Impaired heart rate response to exercise is associated with adverse clinical outcomes in healthy adults and those with established coronary artery disease. It is unclear whether this association persists in subjects who have undergone coronary artery bypass grafting (CABG). In this study, 920 subjects enrolled in the Post CABG trial who had undergone CABG with patent saphenous vein grafts at baseline and known to have discontinued β blockers before exercise were studied. A maximal symptom-limited exercise treadmill test was performed on study entry. Chronotropic variables were measured at peak exercise. Participants were followed for a composite end point of death, myocardial infarction, stroke, or revascularization. Quantitative coronary angiography was performed at follow-up and compared with baseline angiography, with prespecified angiographic end points of the substantial progression of graft disease and complete occlusion. In multivariate analysis, a low chronotropic index was strongly associated with an increased risk for the composite clinical end point (p for trend = 0.04) and angiographic complete occlusion (p for trend = 0.007) but only weakly associated with angiographic substantial progression (p for trend = 0.07). In conclusion, impaired chronotropic response to exercise identifies subjects at risk for clinical outcomes and graft occlusion, even after revascularization with CABG.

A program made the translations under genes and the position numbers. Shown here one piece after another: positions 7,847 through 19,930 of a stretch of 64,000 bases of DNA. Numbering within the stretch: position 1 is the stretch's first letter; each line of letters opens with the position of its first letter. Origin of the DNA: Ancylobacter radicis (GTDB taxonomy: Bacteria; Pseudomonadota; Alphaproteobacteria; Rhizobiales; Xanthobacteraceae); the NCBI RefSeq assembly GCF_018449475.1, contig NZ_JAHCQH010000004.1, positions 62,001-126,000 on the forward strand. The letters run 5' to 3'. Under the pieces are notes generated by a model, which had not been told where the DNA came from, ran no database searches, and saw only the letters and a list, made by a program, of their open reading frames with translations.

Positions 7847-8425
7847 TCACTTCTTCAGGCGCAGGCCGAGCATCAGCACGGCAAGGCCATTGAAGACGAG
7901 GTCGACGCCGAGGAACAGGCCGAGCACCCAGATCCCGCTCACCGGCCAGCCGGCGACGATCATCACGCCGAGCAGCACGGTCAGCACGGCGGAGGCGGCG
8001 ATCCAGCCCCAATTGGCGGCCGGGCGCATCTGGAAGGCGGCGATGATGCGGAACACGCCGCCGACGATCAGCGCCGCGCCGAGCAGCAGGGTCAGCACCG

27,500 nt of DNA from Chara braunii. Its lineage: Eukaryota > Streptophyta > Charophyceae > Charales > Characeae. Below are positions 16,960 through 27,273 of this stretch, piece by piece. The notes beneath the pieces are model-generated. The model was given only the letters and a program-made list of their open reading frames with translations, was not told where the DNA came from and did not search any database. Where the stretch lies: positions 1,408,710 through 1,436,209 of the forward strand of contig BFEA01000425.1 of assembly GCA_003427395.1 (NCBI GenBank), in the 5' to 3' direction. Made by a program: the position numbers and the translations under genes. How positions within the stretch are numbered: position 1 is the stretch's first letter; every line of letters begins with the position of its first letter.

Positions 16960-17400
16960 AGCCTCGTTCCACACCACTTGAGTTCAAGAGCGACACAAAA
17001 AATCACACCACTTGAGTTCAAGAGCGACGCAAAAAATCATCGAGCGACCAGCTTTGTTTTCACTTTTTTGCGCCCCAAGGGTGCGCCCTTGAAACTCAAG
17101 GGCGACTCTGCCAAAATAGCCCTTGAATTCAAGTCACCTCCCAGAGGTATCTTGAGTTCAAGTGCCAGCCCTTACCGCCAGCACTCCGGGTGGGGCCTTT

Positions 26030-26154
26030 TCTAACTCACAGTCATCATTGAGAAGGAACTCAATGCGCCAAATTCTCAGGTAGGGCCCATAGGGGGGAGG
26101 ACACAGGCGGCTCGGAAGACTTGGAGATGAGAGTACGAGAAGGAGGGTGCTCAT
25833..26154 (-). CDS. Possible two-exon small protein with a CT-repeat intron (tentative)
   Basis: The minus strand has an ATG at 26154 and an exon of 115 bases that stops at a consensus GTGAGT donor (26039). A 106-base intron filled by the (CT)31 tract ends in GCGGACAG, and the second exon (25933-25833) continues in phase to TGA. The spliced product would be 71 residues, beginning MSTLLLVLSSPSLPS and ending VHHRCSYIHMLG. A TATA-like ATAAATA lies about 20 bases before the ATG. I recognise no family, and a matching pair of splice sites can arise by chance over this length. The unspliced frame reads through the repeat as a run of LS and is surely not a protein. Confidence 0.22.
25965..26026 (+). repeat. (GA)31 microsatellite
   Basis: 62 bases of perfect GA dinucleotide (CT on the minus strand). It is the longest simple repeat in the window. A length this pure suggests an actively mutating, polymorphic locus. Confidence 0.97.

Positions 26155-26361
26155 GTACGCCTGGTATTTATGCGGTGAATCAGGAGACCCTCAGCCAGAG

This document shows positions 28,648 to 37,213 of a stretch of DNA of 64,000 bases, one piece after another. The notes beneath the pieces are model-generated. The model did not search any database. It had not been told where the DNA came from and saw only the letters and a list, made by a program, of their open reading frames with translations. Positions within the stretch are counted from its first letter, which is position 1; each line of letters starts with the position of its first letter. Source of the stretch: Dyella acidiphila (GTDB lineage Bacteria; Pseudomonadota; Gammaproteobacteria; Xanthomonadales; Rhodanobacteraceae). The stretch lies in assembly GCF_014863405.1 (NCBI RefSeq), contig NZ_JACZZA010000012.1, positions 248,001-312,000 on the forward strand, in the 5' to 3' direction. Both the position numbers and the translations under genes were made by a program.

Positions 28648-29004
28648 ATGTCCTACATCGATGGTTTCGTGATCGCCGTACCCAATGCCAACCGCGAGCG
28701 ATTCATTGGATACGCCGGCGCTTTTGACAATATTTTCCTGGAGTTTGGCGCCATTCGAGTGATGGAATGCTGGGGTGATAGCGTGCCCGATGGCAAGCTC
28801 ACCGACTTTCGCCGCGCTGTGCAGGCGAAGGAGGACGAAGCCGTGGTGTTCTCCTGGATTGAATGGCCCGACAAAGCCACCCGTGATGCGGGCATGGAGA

ASJC Scopus subject areas
- Cardiology and Cardiovascular Medicine